Join top executives in San Francisco on July 11-12, to hear how leaders are integrating and optimizing AI investments for success. Learn More, an MLOps company developing data science and AI engineering workflows, today announced that it raised $20 million. The company says it’ll support the launch of its first commercial product, Data Version Control (DVC) DVC Studio, a dashboard aimed at simplifying machine learning model development based on data and metrics.

MLOps, a compound of “machine learning” and “information technology operations,” is a newer discipline involving collaboration between data scientists and IT professionals with the aim of productizing machine learning algorithms. The market for such solutions could grow from a nascent $350 million to $4 billion by 2025, according to Cognilytica. But certain nuances can make implementing MLOps a challenge. A survey by NewVantage Partners found that only 15% of leading enterprises have deployed AI capabilities into production at any scale.

Iterative, which was founded by ex-Microsoft data scientist Dmitry Petrov and entrepreneur Ivan Shcheklein, maintains a number of products designed to solve MLOps challenges including Continuous Machine Learning (CML), DVC, and the aforementioned Studio.

Above: A screenshot of’s Studio product.

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CML enables data scientists to manage machine learning experiments and track who trained models or modified data and when. They can codify data and models instead of pushing them to a Git repo and set CML to auto-generate reports with metrics and plots, building machine learning workflows using services like Amazon Web Services (AWS), Microsoft Azure, and Google Cloud Platform.


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DVC is an open source version control system for machine learning projects that’s designed to make models shareable and reproducible by handling large files, datasets, models, and metrics as well as code. DVC connects these components via language-agnostic pipelines and leverages cloud storage, network-attached storage, or disks to store file contents. Full code and data provenance help track the metrics of every model, while push-pull commands move bundles of models, data, and code into production or remote machines.

As for Studio, which combines DVC and CML into a fully managed suite, it lets data scientists organize and navigate through multiple machine learning projects while creating teams, adding team members, and inviting them to experiment. Studio helps to visualize data and metrics through plots, trend charts, and tabular presentations and compare experiments. Studio also keeps code, data, and experiments connected, so that every change generates insights into how models can be improved.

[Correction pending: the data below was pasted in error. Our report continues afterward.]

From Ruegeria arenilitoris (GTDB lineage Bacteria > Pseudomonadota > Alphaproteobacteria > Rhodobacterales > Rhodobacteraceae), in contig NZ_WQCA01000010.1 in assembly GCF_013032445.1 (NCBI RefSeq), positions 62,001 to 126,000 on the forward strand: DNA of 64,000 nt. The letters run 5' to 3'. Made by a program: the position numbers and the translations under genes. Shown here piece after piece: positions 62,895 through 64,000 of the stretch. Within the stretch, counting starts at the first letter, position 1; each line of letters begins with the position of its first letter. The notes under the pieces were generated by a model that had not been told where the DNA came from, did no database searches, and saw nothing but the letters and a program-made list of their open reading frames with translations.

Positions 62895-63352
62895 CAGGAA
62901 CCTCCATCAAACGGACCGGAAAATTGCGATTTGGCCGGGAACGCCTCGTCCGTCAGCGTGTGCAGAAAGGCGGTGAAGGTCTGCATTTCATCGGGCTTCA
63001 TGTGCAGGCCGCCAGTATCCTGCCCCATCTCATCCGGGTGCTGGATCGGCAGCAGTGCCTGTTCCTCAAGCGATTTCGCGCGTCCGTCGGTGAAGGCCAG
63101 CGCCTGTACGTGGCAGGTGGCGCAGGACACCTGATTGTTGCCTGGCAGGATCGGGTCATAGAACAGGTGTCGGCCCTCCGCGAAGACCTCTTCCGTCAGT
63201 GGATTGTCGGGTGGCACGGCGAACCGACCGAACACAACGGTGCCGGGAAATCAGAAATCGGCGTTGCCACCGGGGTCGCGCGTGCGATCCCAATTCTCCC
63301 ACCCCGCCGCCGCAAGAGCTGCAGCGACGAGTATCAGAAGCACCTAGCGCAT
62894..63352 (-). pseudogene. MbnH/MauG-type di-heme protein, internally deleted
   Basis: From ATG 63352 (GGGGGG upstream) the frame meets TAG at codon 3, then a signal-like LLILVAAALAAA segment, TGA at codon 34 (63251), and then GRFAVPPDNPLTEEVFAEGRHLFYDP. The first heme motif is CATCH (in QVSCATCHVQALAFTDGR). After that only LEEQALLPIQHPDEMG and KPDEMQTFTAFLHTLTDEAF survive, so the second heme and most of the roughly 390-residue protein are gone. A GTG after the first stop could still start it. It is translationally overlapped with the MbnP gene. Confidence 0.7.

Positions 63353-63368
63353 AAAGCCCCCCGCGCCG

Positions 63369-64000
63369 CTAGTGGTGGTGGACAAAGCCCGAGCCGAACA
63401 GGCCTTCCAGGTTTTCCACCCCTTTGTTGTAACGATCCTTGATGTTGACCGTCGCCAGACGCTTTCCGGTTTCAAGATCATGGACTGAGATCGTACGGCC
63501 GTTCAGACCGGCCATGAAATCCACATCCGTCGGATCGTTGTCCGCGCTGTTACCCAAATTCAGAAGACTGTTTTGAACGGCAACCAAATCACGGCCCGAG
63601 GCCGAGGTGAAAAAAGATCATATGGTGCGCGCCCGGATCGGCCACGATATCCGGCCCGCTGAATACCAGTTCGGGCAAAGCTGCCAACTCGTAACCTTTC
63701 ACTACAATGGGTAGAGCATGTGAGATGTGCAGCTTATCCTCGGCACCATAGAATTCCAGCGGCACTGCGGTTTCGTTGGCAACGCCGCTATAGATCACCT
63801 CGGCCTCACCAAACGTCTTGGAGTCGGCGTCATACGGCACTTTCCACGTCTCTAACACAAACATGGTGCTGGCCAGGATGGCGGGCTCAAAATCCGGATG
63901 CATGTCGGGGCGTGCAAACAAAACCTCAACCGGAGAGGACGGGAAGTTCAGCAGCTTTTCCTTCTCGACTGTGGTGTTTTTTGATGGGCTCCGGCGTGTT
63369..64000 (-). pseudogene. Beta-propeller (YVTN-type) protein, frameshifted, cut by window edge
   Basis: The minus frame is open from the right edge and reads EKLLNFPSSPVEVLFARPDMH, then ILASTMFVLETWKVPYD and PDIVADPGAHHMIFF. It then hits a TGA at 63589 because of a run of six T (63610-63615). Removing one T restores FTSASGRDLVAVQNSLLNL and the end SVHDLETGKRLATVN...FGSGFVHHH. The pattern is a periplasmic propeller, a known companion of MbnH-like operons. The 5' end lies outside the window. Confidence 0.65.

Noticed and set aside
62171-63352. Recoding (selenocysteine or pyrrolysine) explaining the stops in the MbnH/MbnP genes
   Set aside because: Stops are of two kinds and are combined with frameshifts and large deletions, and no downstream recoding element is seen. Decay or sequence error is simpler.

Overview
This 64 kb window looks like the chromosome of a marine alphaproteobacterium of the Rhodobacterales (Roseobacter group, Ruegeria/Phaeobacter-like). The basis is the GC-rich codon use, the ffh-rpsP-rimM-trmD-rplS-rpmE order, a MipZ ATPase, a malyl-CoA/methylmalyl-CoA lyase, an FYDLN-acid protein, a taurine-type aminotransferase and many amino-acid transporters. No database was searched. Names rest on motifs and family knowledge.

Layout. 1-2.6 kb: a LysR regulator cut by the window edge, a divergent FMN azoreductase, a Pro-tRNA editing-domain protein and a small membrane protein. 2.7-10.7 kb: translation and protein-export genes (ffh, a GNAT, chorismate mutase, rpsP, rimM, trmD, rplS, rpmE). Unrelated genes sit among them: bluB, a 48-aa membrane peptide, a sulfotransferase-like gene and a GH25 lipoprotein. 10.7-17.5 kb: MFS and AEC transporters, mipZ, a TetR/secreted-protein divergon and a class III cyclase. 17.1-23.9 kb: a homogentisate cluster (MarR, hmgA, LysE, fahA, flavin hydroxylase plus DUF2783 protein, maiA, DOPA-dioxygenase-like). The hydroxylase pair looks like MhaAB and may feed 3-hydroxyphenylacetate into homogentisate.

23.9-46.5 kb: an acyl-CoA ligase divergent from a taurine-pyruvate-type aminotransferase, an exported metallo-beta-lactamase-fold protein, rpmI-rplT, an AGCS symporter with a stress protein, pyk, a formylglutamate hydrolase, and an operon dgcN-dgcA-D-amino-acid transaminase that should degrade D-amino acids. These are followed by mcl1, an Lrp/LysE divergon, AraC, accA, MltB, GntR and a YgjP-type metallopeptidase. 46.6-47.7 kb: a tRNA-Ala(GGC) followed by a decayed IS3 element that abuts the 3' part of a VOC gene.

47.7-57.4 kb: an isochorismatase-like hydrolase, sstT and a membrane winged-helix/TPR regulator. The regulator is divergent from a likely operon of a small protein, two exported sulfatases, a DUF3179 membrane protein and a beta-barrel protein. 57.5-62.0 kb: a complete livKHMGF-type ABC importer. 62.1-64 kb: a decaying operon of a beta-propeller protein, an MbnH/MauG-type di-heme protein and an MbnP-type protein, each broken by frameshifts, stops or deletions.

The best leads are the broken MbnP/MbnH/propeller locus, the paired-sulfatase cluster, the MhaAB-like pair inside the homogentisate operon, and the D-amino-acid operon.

Growing MLOps market

According to Iterative CEO Petrov, the advantage of MLOps is that it puts operations teams at the forefront of best practices within an organization. The bottleneck that results from machine learning algorithms eases with a smarter division of expertise and collaboration from operations and data teams — and MLOps tightens that loop.

“AI platforms and solutions are built outside of the software development technology stack. It creates a wall between ML researchers and software engineers. It prevents machine learning folks from using best practices and tools from software development. Our goal is to break this wall and create the best collaboration environment for both machine learning folks and software engineers,” Petrov told VentureBeat via email. “[As a result of the pandemic,] companies are paying more attention to automation. MLOps is becoming a more mature area and attracting more interest from companies.”

Iterative competes with Molecula, which is developing a cloud-based feature store for AI and machine learning workloads. Another leading rival is Domino Data Lab, a startup developing a platform focused on enterprises with large data science teams.

But Florian Leibert, a general partner at Iterative investor 468 Capital who also invested in the company, has confidence in Iterative’s go-to-market approach. Leibert is the founder of Mesosphere, an infrastructure startup based on the open source software Apache Mesos, which abstracts compute resources like CPUs away from machines.

Iterative claims that over 1,000 companies are using its tools and that its open source projects have a combined total of more than 200 contributors and 4,000 community members.

“Data, machine learning, and AI are becoming an essential part of the industry and IT infrastructure. Companies with great open source adoption and bottom-up market strategy, like Iterative, are going to define the standards for AI tools and processes around building machine learning models,” Leibert said in a press release.

468 Capital and Leibert led 15-employee San Francisco, California-based Iterative’s latest funding round, a series A, with participation from investors True Ventures and Afore Capital. It brings the company’s total funding to more than $25 million to date.

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